The first issue of European Journal for Nursing History and Ethics and includes some articles that could be of interest to the h-madness community.
“The first issue of the European Journal for Nursing History and Ethics focuses on a young and innovative field of nursing research: research on the objects of nursing, for which Lucia Artner and Isabel Atzl coined the term “Material Care Studies” in their leading article in this issue. The “Practice Turn” in recent years has shifted the focus not only towards the practices of nursing but also its objects. Simultaneously, dealing with and using objects in nursing always also implies an ethical dimension in the relationship between nurse and patient: One might think of handling modesty and disgust when using instruments for emptying a patient’s bowels or of the implementation and daily management of a feeding tube for artificial feeding”
Isabel Atzl and Lucia Artner, Material Care Studies
“This contribution outlines the meaning of Material Care Studies in terms of thematising and researching the material aspect of nursing and care, and what new insights and findings this approach can generate. Starting from a broad definition of care – which encompasses nursing as well as the help for people of all ages, in cases of sickness, disability, psychological or physical disorder, from physical and/or psychological support, advice and care (medical or otherwise) to medical assistance in the consulting room or operating theatre – Material Care Studies seeks to focus on the material aspect, examining and investigating nursing and care on the basis of things. We outline how Material Care Studies is informed by the recent discussions on material culture in general, we define historical things of nursing as material cultural heritage, and thus subjected to the requirements expected of other “special collections”. Moreover, mainly due to the historical legacy of nursing and care, Material Care Studies can also be located in the conflictive field of the gender-sensitive approaches taken in recent debates on care. Its raison d’être as a new scientific field comes from the specifics of how people interact with one another using things in situations of nursing and care, and of the specific approaches to physicality and corporeality related to nursing and care. The establishment of Material Care Studies does justice to the aspect of materiality, as there has been very little research until now into the concrete “materialities” of nursing and care or how things shape the processes involved”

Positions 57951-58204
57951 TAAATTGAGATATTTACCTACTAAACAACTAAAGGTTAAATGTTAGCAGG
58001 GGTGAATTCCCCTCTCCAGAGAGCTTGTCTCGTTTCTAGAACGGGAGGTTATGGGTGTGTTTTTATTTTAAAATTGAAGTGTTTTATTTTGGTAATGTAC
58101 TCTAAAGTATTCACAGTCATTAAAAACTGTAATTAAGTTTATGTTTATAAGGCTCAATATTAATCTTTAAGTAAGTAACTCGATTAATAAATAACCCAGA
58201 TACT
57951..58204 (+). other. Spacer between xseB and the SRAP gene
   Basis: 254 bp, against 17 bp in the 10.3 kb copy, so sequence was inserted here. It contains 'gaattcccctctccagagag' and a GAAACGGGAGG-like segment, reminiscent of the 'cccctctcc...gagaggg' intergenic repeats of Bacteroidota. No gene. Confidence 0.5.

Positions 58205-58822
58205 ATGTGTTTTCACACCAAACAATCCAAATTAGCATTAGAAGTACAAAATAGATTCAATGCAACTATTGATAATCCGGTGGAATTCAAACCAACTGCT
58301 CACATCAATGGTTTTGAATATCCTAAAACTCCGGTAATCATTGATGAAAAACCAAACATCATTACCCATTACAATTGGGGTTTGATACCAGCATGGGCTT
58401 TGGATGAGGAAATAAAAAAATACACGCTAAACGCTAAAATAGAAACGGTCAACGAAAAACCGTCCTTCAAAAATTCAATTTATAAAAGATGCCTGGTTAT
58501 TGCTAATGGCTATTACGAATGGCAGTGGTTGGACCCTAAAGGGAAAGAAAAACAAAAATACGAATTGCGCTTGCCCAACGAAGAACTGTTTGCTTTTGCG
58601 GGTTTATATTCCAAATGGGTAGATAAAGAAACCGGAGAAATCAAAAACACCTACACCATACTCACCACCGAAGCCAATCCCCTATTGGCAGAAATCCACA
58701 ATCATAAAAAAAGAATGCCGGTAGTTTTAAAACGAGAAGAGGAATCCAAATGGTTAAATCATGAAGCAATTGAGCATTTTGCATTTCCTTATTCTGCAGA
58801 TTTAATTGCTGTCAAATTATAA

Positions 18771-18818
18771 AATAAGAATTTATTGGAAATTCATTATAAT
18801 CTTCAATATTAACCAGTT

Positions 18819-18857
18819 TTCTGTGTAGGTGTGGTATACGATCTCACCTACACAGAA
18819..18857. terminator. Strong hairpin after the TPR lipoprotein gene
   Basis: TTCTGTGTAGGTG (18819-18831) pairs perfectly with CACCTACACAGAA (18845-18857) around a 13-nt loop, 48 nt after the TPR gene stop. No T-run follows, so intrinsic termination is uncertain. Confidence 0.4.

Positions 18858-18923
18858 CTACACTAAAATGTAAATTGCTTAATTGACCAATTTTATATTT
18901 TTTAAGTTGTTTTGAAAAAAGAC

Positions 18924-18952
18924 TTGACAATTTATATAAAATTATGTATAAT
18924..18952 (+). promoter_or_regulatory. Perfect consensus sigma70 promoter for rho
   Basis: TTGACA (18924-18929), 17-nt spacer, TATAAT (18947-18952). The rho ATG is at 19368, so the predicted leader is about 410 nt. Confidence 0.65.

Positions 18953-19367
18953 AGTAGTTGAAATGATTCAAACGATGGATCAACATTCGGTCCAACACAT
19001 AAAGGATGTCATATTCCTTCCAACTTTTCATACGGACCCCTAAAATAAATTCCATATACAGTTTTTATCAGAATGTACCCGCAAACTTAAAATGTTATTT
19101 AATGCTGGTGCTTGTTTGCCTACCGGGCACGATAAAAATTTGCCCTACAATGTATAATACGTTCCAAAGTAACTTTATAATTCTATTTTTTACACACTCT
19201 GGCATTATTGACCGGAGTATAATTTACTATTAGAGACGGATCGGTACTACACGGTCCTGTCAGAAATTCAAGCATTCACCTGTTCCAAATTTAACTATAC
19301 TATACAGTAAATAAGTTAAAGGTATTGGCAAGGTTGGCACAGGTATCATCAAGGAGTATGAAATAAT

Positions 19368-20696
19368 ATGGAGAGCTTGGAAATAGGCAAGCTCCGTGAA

“Electroconvulsive therapy (ECT) has been applied in mental and general hospitals in the Netherlands since 1939, but we know little about nurses’ role in the transformation brought about by the ECT machine and its use. Based on archival documents, interviews and a case study of nurses’ work in ECT at the university hospital in the city of Groningen, this article shows how nurses’ professional identity was depicted and changed within the application and practice of ECT. Although nursing was an integral part of ECT practice from the outset, it was also affected and changed by it, especially as public debate and controversy over ECT arose in 1970s. During this time mental health grew as an interdisciplinary field, pressuring nurses to articulate their psychiatric nursing expertise. New governmental ECT guidelines in the 1980s also shaped nurses’ work. Once protest over ECT subsided in the 1990s, reflecting a new acceptance of biological psychiatry, use of ECT increased again and nurses obtained a specialized role in ECT. The article concludes that whereas nursing’s traditional close ties to medical knowledge and practice has been a source of professional tension, the connection also gave nurses new opportunities to renegotiate their expertise when the use of ECT increased during the 1990s. It realigned them with medicine in new ways, opening new professional avenues in specialized ECT nursing practice.”
“This paper analyses the historical importance of objects in psychiatry – particularly their use in the contemporary teaching and training of nurses – with reference to a collection of duplicate keys from the Waldau clinic near Berne. The collection consists of approximately 90 objects, made by patients with the aim of using them to escape. The psychiatrist Walter Morgenthaler (1882–1965) collected these keys at the beginning of the 20th century, attached them to plates, gave them patients’ record numbers and used them for teaching. In these patient’s records, stories of the keys can be found. For the first time, these records allow for an analysis of the keys in the context of material culture”.